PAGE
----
Does Risk Aversion Vary During the Year? Evidence from Bid-Ask Spreads
Ramon P. DeGennaro
University of Tennessee, Knoxville - Department of Finance
Mark J. Kamstra
York University - Schulich School of Business
Lisa A. Kramer
University of Toronto - Rotman School of Management
We document previously undiscovered seasonal patterns in bid-ask spreads which are economically and statistically significant. After controlling for well-known conditional effects on spreads, such as risk, liquidity, and asymmetric information effects, we find that spreads based on individual dealer quotes are on average 20 basis points wider during the fall and winter relative to their unconditional average of 180 basis points. Furthermore, inside spreads are about 20 basis points narrower during these periods when spreads based on individual quotes are wider. We posit that these opposing patterns in quoted spreads and inside spreads are the logical outcome of seasonally changing risk aversion among a subset of market makers. When we consider periods of high market volatility, we find that the economic and statistical significance of the seasonal patterns in spreads intensify, as they should if they arise for reasons related to risk aversion. Our findings are robust to a wide range of tests and specification changes. Independent of the cause, researchers studying spreads need to be mindful of the strong seasonal patterns in individual dealer spreads and inside spreads, as does any market participant who has discretion in the timing of his trades.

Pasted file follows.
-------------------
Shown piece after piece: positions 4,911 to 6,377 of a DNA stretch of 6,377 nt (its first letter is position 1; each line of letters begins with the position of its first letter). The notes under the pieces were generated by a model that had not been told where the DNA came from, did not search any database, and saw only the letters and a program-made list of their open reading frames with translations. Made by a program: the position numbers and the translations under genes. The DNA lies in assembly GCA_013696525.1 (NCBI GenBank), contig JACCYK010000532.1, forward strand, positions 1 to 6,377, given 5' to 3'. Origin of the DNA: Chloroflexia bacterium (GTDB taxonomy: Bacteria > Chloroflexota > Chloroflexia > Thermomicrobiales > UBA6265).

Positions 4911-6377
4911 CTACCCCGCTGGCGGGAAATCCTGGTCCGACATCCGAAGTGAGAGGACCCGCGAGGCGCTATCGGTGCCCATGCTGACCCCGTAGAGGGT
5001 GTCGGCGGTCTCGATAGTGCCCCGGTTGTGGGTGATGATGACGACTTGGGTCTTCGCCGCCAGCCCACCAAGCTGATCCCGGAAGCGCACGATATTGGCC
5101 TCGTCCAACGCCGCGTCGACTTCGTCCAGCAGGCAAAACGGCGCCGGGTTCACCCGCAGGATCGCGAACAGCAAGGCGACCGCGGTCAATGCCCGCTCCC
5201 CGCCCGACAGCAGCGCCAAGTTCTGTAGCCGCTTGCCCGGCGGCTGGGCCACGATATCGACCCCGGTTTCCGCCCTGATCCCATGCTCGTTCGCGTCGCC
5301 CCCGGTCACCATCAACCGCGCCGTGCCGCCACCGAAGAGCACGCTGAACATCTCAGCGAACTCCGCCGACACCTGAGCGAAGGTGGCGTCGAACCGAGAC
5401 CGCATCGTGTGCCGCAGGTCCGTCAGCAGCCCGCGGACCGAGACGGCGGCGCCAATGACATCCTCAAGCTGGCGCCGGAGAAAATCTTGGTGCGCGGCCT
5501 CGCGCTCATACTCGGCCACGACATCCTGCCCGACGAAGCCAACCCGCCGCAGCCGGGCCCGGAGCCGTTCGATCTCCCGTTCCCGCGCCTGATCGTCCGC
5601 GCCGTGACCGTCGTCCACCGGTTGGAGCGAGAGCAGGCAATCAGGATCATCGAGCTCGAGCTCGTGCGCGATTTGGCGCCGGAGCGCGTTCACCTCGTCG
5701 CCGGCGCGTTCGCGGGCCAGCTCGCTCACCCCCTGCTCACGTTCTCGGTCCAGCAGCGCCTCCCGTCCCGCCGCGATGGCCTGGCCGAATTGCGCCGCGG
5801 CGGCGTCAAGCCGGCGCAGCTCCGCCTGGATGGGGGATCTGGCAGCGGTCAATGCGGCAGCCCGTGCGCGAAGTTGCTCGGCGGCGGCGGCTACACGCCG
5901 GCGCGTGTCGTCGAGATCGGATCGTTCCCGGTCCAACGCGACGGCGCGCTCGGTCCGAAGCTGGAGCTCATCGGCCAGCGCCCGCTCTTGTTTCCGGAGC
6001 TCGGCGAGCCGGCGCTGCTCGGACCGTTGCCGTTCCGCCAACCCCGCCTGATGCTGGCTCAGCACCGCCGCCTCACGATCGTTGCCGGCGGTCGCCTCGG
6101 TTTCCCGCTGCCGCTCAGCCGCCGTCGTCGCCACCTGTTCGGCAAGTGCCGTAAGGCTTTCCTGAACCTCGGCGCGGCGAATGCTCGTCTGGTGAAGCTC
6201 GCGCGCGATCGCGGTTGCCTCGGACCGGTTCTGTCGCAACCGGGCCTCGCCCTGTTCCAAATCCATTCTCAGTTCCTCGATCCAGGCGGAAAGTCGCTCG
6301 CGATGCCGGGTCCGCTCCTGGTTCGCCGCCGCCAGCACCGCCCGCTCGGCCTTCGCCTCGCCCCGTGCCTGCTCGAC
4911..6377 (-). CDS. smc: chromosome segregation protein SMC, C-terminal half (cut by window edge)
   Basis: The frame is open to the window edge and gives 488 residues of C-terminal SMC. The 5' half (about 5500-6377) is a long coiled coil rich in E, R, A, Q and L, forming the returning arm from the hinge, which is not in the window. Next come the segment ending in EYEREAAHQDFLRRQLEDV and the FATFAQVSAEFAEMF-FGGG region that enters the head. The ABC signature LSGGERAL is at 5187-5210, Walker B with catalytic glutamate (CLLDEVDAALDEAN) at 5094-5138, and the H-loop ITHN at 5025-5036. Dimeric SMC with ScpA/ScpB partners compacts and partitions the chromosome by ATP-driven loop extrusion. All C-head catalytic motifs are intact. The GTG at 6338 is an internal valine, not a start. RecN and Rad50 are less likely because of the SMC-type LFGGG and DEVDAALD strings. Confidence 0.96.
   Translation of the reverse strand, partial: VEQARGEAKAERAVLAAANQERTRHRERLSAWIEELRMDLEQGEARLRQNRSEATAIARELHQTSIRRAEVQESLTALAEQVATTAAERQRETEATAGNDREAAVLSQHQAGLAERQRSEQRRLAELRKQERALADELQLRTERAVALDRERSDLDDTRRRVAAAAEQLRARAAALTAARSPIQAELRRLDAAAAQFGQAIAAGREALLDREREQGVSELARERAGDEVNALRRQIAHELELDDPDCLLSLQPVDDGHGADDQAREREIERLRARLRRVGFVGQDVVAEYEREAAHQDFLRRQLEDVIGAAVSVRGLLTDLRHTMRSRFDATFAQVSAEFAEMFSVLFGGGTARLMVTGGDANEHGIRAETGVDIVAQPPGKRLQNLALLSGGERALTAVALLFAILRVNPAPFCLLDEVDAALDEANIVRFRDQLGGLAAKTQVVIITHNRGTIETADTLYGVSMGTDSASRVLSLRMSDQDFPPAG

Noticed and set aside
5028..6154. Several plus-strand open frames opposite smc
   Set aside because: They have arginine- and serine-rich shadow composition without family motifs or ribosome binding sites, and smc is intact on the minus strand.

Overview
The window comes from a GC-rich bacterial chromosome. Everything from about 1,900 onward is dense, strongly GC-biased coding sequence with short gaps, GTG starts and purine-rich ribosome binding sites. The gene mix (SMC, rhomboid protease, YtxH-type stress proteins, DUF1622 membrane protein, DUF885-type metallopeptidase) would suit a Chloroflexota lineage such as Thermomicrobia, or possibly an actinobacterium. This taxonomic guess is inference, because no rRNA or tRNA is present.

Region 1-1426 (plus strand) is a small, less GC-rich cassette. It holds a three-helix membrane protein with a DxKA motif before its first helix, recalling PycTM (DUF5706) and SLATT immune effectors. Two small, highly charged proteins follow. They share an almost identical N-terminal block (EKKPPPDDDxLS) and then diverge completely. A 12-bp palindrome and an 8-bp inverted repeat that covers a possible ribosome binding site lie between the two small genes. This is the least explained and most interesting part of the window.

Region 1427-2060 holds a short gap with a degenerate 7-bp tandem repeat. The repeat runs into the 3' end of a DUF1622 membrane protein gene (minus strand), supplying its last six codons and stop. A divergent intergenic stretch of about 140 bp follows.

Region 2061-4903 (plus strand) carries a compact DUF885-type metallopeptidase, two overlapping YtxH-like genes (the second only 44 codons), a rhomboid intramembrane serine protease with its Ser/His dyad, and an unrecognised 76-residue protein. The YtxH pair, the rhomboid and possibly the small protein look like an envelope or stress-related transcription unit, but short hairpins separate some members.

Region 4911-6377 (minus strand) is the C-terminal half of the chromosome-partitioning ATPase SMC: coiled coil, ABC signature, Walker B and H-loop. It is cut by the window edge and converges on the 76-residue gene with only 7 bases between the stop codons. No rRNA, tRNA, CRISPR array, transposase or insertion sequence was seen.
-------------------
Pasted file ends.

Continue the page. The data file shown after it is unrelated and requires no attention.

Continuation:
Number of Pages in PDF File: 42
Keywords: time-varying risk aversion, seasonal affective disorder, seasonal depression, SAD
JEL Classification: G12, G14
Date posted: December 7, 2004 ; Last revised: July 30, 2010
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